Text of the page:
A couple received an unexpected houseguest for the winter, after finding a huge bear hibernating under their decking.
The homeowners, thought to be based in Connecticut, discovered the creature themselves, which is believed to be a black bear.
The post, shared last week, said: “I thought I would share this with our local wildlife group. You may find this pretty cool. Yesterday I went to visit my brother and his wife.
“I wanted to see their new tenant for the winter. This big boy decided to make under their deck his winter hibernation home.
“My brother and his wife have been in touch with authorities and the decision was made to leave the bear where he is. He looks healthy and no one is in any danger so he can stay rent free until he leaves on his own.
“He is quite a sight to see snoozing there. He is so dreary eyed and it was weird having a bear stare at you then fall back to sleep.
“Please understand that I am keeping town and area in CT confidential mainly because this bear is stationary. If he was out roaming around I wouldn’t worry about it. Just know the bear is healthy, and from what I see very content to stay where he is.”
The images amassed more than 32,000 likes, as people remarked on the incredible sight.
In the comments, the poster joked that the bear looked “cozy,” while they thought it “would be awesome if it came back every year!”
They added “he needs to just enjoy his rest and leave when he’s ready to!” adding it was “most definitely [an] adventure the home owners won’t forget!”
Commenting on the spectacle, Barby Espinola said: “Such a wonderful landlord to allow this beautiful Bear a winter retreat.”
Pamela Warburton wrote: “It’s sad that we’ve taken over so much of their land that this is where they have to hibernate…”
Charlinda Reeder Glover raved: “That’s pretty awesome! What a wonderful privilege to be able to watch this. Keeping the bear and your family safe… at the same time, experience this wonderful wildlife experience, front row.”
And Richie Powers thought: “I think it’s great that the choice to let him continue hibernation was exercised. I hope it works out for the best come spring too. What an unusual circumstance to say the least.
While Josh Lapsley joked: “You better walk quietly on the deck. I know how MAD my WIFE gets when she is woke up early much less a BEAR.”
Although some voiced concerns, as Wayne Robinson said: “You do know when it’s time to wake up come spring, he will have a ferocious appetite. Eye sight will be a bit fuzzy… better hope you ain’t sitting there when it’s time.”
Bev Cook commented: “I hate to be the bad guy but it’s not a good idea! I live where bears roam. This is not a teddy bear nor Yogi. Just like deer are not cute little Bambi. This is trouble in the making.”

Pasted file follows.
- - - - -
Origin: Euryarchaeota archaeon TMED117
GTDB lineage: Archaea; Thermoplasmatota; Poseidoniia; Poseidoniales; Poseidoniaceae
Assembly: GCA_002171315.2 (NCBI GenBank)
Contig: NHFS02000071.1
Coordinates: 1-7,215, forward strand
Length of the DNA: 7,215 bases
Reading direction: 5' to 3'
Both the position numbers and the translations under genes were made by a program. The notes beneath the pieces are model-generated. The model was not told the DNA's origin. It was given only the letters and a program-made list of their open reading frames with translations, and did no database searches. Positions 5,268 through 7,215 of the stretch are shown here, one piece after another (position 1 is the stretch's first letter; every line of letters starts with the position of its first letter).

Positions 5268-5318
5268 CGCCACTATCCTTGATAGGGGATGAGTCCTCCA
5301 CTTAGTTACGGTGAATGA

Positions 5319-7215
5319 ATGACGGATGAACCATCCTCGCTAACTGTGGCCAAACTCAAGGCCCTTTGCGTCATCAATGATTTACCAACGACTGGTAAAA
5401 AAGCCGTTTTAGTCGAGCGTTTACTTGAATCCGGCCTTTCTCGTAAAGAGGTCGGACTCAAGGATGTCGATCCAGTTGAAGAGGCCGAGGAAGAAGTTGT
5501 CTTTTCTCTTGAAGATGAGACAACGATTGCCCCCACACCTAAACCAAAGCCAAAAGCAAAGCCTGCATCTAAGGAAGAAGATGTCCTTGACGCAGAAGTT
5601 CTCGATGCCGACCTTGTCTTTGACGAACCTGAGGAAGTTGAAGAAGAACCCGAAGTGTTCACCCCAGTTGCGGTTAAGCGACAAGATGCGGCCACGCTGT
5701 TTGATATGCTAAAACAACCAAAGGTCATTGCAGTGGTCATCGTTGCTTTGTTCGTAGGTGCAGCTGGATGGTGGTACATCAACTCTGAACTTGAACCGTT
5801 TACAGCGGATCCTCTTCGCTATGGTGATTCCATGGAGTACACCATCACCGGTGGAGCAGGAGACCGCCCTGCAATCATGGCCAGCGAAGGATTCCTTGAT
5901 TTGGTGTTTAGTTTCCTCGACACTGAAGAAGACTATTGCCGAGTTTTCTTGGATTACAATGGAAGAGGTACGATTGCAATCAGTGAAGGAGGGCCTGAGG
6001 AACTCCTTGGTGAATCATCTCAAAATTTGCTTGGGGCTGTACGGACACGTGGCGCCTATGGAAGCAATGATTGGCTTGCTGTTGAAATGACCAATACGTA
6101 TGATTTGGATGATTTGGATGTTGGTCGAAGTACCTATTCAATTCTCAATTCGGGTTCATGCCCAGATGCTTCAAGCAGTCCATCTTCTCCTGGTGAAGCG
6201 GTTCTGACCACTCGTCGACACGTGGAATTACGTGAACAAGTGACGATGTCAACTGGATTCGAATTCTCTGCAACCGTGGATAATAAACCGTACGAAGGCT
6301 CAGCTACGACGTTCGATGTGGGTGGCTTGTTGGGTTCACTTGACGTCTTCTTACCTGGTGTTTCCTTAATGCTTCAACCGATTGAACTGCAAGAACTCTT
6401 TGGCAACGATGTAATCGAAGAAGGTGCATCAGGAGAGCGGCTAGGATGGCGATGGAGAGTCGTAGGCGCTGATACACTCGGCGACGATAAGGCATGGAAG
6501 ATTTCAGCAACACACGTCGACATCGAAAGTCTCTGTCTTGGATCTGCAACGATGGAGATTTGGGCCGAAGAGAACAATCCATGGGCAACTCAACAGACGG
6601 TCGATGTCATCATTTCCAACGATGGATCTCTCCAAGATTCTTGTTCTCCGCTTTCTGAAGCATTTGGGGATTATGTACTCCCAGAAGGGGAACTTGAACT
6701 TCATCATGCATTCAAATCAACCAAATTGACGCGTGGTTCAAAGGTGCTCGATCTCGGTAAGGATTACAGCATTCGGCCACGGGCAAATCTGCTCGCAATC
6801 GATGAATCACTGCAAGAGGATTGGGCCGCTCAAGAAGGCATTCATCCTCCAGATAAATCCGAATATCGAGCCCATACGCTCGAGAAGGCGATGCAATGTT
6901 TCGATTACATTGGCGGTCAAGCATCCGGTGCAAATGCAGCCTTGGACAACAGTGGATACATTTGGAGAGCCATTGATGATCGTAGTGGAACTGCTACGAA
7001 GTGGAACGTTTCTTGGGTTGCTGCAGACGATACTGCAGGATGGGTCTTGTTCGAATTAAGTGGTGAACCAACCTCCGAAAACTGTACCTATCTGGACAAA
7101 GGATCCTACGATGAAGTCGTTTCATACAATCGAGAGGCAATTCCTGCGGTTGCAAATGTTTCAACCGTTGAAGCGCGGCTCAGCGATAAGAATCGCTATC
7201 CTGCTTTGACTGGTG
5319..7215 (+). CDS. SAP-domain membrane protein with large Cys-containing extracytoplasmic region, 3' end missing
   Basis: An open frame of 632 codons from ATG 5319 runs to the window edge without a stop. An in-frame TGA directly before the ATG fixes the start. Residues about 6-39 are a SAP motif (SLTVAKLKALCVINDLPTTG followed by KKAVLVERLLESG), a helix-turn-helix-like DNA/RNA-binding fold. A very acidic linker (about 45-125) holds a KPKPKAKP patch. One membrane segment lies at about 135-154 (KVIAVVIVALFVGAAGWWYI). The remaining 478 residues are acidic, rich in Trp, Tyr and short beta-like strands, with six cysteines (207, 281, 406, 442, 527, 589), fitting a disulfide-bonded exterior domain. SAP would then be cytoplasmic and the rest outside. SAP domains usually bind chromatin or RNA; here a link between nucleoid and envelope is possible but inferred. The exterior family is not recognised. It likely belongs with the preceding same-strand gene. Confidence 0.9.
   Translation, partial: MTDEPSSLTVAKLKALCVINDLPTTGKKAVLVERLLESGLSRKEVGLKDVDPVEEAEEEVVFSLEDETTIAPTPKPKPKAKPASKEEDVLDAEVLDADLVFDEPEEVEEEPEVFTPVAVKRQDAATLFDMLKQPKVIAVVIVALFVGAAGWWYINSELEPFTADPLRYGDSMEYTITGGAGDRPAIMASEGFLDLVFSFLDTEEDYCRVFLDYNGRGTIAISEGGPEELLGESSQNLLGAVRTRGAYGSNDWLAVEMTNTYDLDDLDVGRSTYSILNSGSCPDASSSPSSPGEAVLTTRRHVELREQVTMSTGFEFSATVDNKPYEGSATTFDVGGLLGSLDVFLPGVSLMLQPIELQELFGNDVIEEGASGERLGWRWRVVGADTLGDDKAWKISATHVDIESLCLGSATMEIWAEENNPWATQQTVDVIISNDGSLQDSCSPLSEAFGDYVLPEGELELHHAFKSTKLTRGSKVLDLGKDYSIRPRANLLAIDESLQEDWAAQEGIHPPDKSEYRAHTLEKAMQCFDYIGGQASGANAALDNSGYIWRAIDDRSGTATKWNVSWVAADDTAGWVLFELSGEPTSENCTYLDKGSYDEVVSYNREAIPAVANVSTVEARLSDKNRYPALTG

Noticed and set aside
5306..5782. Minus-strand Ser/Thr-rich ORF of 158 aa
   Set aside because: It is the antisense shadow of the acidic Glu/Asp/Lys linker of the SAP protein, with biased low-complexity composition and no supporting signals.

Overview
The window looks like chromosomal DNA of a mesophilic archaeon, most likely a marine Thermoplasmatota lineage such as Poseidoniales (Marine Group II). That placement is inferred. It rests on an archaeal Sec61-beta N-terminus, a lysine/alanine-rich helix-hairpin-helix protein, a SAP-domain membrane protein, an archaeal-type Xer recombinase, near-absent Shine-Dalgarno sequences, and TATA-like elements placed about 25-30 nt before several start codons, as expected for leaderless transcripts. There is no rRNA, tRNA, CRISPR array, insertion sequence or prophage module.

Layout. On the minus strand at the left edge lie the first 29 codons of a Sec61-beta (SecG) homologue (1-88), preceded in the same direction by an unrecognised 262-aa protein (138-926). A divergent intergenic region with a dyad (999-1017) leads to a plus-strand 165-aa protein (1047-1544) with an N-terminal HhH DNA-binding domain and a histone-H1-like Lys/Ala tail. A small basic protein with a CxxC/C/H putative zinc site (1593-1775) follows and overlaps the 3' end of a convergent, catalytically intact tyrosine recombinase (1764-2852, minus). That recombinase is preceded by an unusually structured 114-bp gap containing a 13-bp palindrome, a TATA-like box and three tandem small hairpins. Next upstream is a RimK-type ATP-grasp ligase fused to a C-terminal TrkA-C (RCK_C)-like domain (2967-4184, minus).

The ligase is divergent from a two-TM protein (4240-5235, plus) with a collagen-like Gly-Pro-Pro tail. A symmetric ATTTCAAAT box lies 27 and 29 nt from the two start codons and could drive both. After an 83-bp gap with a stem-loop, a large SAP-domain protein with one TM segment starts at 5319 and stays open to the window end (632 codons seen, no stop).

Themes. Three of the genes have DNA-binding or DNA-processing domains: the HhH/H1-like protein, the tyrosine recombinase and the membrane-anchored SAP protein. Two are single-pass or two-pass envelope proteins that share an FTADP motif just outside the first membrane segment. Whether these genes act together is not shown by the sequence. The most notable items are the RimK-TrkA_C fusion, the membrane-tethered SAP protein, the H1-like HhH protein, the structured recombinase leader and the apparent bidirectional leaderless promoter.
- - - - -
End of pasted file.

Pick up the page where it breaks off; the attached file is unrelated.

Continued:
While Kimberly Smith added: “What happens when he “wakes up” and smells you cooking bacon? Although adorable now, I fear for that day….. he is not a pet, but a BEAR. With natural instincts.”
Bear sightings are common in the Constitution State, seeing a population boom since the 1980s.
The Department of Energy and Environmental Protection (DEEP), noted: “As bears become more regular residents of Connecticut towns, it is important that people learn to adapt to the presence of bears and take measures to avoid damage and problems.”
While they didn’t specify what action should be taken if one decides to take up residence on your property, they explained bears in Connecticut “den” from late November through to mid-March.
They said: “Black bears are not classified as true hibernators but their body temperature is lowered and heart rate slowed during winter denning.
“Denning enables bears to overcome unfavorable weather conditions and lack of food during winter. Denning bears do not eat, drink, urinate, or defecate.
“However, they will usually wake up if disturbed during their winter dormancy.”
While black bears are “seldom aggressive” towards humans, in comparison to their fearsome cousin, the grizzly, the official advice is not to approach one.
DEEP said: “If you see a bear on your property you can either leave the bear alone and wait for it to leave or make loud noises from a safe distance to attempt to scare the bear away. After the bear leaves the property, remove anything that may have attracted it to the area.”
According to DEEP’s animal sightings map, so far this year there have been 32 sightings of black bears, in 18 towns.
Newsweek reached out to Feed The Faith Outdoors for comment.
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